Effects of surface tension time-evolution for CCN activation of a complex organic surfactant†
The physical processes and time scales underlying the evolution of surface tension in atmospheric solution droplets are largely unaccounted for in present models describing cloud droplet formation. Adsorption of surface-active molecules at the surface of a solution droplet depresses the droplet surface tension but also depletes solute from the droplet bulk, which have opposing and sometimes canceling effects in cloud droplet formation. In this work, we study the effect of time-evolving surface tension for cloud droplet activation of particles composed of Nordic Aquatic Fulvic Acid (NAFA) mixed with sodium chloride (NaCl). We model the formation of cloud droplets using Köhler theory with surface tension depression and bulk/surface partitioning evaluated from two different thermodynamic surface models. Continuous ternary parameterizations were constructed from surface tension measurements of macroscopic droplets at different time steps after the formation of a droplet surface. The predicted results are compared to previous measurements of mixed NAFA–NaCl cloud condensation nuclei (CCN) activity and a bulk solution model that does not take the NAFA bulk/surface partitioning equilibrium into account. Whereas the bulk model shows a trend in cloud droplet formation following that of macroscopic surface tension depression with time, the variation with time essentially disappears when bulk/surface partitioning is taken explicitly into account during droplet activation. For all equilibrium time steps considered, the effect of surface tension depression in the NAFA–NaCl system is counteracted by the depletion of solute from the finite-sized droplet bulk phase. Our study highlights that a comprehensive data set is necessary to obtain continuous parameterizations of surface tension and other solution properties required to fully account for the bulk/surface partitioning in growing droplets. To our knowledge, no similar data set currently exists for other aqueous organic systems of atmospheric interest. Additional work is necessary to deconvolve the effects of bulk/surface partitioning in the context of time-evolution on cloud droplet activation and to determine whether the results presented here can be further generalized.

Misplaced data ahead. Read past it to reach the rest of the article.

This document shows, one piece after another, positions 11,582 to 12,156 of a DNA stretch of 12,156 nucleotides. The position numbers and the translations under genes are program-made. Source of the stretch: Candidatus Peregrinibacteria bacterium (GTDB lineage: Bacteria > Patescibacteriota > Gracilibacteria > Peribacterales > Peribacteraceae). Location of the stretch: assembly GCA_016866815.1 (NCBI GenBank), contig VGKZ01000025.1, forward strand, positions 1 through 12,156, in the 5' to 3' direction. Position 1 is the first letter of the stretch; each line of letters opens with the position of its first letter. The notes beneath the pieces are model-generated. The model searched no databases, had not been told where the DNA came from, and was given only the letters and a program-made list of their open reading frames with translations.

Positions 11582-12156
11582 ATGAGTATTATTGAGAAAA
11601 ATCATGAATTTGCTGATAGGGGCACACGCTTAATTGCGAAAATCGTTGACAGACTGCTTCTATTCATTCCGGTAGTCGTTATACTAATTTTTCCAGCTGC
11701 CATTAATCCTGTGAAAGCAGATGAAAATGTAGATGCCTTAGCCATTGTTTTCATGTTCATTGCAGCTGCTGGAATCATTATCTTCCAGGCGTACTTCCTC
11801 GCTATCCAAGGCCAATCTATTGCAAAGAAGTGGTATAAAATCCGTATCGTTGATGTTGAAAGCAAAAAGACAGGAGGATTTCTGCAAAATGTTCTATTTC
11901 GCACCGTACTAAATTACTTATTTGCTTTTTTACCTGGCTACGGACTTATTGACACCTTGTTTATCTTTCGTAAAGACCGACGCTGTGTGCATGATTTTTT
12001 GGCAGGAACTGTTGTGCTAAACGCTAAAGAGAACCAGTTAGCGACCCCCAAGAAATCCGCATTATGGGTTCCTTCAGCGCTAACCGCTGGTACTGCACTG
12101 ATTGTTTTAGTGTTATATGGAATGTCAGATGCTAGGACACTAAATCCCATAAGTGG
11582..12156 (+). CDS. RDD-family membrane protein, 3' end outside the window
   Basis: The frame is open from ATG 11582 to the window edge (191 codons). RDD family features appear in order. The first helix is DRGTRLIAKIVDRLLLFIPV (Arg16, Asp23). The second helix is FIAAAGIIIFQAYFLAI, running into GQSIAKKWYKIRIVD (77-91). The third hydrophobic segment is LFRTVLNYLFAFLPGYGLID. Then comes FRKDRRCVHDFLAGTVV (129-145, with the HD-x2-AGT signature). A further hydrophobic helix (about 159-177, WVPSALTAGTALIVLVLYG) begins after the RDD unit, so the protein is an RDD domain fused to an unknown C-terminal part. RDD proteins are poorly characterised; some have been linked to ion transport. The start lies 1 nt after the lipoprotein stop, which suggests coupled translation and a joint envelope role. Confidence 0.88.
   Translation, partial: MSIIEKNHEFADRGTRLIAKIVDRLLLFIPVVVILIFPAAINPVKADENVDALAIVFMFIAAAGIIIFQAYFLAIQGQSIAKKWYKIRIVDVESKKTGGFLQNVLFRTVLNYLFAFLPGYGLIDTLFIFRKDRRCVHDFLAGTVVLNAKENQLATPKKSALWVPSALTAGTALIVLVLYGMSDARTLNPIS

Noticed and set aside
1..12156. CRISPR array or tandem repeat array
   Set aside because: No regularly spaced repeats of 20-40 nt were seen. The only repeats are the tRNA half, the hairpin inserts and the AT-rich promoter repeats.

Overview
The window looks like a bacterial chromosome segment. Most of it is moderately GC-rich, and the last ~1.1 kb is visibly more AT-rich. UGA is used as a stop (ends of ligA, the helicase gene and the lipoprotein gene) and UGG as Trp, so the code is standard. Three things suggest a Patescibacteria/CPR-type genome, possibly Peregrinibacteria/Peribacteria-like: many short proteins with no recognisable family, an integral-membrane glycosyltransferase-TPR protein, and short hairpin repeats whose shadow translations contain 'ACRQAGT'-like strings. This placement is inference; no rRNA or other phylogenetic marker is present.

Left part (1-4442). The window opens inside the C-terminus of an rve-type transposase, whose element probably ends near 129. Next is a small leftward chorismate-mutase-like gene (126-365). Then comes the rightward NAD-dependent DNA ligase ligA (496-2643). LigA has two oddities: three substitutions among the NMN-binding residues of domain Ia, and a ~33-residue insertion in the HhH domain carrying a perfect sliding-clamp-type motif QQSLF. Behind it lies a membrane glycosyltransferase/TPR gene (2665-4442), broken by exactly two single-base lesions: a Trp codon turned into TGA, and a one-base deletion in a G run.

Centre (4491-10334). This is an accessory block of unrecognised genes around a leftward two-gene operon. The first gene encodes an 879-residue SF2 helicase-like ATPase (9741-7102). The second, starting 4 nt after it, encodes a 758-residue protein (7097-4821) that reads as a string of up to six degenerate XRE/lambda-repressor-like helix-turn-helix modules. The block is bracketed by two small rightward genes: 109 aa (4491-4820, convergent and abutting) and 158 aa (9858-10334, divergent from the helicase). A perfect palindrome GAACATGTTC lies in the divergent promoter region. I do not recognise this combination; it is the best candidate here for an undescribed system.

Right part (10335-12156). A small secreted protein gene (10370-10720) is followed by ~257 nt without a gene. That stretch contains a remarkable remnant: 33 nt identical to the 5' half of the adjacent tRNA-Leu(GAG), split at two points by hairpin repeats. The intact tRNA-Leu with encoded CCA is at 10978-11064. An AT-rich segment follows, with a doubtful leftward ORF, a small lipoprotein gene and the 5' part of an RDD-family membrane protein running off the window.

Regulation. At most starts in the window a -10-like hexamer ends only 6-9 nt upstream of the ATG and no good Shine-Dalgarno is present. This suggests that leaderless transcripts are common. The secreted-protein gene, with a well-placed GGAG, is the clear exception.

- This article is part of the themed collection: Atmospheric Surfaces